Blindness is a big problem and stem cells are considered a promising therapeutic strategy for restoring sight in patients suffering from diseases of blindness. We covered two recent discoveries in last week’s round-up, but it never hurts to mention them again. One study from UC San Diego Health treated children suffering from cataracts. They removed the cataracts and stimulated the native stem cells in their eyes to produce new lens tissue that was able to improve their vision. The other study generated different eye parts in a dish using reprogrammed human induced pluripotent stem cells or iPS cells. They generated corneas from iPS cells and transplanted them into blind rabbits and were successful in restoring their vision. Hopefully soon stem cell technologies will advance through the clinic and provide new treatments to cure patients who’ve lost their sight.

Meet ITOP: A One Stop Shop for 3D Printing Body Parts

“They have managed to create what appears to be the goose that really does lay golden eggs!”

That was how UK surgeon Martin Birchall described it to BBC News. The goose in this case is a 3D bioprinter, and the golden eggs are the human sized tissues that the bioprinter successfully constructed. This breakthrough for the field of tissue engineering was reported on Monday in Nature Biotechnology by a research team led by Anthony Atala, director of Wake Forest Institute for Regenerative Medicine.

Bioprinting: yes, it’s actually a thing

earbioprinting copy

The 3D bioprinting process. Image: Wake Forest, Nature Biotechnology

To some, printing human body parts may sound like a far-fetched story torn from a science fiction novel but, in reality, development of bioprinters has been underway for a number of years. The bioprinting process isn’t all that different from an inkjet printer except a mixture of gelatin, or hydrogel, and living cells is used as the “ink” to incrementally build a defined  biological structure.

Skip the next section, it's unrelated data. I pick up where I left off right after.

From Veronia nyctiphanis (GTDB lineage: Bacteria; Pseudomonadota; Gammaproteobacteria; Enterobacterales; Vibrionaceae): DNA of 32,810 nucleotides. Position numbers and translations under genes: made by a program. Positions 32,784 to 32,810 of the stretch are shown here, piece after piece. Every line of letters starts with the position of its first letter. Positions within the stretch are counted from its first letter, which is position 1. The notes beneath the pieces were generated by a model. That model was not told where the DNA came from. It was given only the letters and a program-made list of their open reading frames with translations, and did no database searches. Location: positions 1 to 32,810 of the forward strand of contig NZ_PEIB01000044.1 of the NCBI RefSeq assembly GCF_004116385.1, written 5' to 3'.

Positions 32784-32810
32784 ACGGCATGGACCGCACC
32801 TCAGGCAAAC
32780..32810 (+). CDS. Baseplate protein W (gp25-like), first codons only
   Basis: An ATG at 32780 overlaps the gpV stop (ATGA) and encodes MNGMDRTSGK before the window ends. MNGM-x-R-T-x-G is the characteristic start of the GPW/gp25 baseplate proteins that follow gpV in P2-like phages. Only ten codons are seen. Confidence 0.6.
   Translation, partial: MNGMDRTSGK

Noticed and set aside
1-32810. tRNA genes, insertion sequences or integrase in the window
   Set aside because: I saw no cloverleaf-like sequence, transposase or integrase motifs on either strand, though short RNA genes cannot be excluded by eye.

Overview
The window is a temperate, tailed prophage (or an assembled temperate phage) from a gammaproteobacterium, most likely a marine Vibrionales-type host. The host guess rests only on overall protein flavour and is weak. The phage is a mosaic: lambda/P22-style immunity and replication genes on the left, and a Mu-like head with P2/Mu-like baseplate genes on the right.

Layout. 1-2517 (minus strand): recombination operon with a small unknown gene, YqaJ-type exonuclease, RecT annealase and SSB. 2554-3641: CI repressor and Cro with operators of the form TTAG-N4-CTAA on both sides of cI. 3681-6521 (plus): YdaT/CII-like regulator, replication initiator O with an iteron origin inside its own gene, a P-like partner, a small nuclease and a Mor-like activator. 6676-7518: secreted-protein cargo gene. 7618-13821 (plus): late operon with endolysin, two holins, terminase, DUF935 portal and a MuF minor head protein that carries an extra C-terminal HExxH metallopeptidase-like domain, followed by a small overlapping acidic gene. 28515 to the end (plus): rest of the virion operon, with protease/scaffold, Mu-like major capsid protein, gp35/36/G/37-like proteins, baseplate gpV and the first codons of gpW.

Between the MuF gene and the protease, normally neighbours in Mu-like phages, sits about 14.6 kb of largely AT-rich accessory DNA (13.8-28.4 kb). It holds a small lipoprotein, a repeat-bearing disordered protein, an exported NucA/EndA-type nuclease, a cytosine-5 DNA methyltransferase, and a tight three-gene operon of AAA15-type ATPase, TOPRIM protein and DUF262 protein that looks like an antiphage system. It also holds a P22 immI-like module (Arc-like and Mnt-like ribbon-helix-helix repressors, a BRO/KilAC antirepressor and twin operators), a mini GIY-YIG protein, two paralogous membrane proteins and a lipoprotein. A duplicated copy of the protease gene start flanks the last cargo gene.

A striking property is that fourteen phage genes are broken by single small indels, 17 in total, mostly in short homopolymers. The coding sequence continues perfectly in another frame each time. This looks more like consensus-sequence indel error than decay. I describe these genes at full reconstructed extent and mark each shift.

As amazing as this technology is, it has met some limitations. Printing cells into 2D shapes and small 3D structures is doable but a lack of structural stability limits building more complex, human-scale tissues. Also, because oxygen and nutrients can only diffuse about 0.004 inches through living tissue, the cells located inside a large bioprinted structure have trouble with long-term survival (check out yesterday’s blog for a mind-blowning story about one lab’s use of cotton candy to deal with this diffusion issue). These challenges have to be overcome before 3D bioprinting can be used for the repair and replacement of human-sized tissues and organs.

Enter ITOP
That’s where the Atala team’s Integrated Tissue-Organ Printer (ITOP), developed over ten years, comes into the picture. For better structural stability, the printer is configured to deliver the cell/hydrogel “bio-ink” within a stronger type of gel, with the fancy name Pluronic F127, that helps the printed cells maintain their shape during the printing process. Afterward, the Pluronic F127 scaffolding mold is simply washed away from the bioprinted tissue.


Close-up view of ITOP: a 3D bioprinter. Image: Wake Forest, Nature Biotechnology.

To ensure adequate oxygen diffusion into the bioprinted tissue, a biodegradable polymer, PCL, is dispensed from the printer at regular intervals; this creates microchannels as stand-ins for blood vessels to help oxygen and nutrients readily reach the interior areas of the tissues.  As a bonus, PCL takes about 2 years to biodegrade, providing long term stability.

To prove these innovations of the ITOP actually work, the team built three different tissues: a jawbone fragment, an ear, and muscle.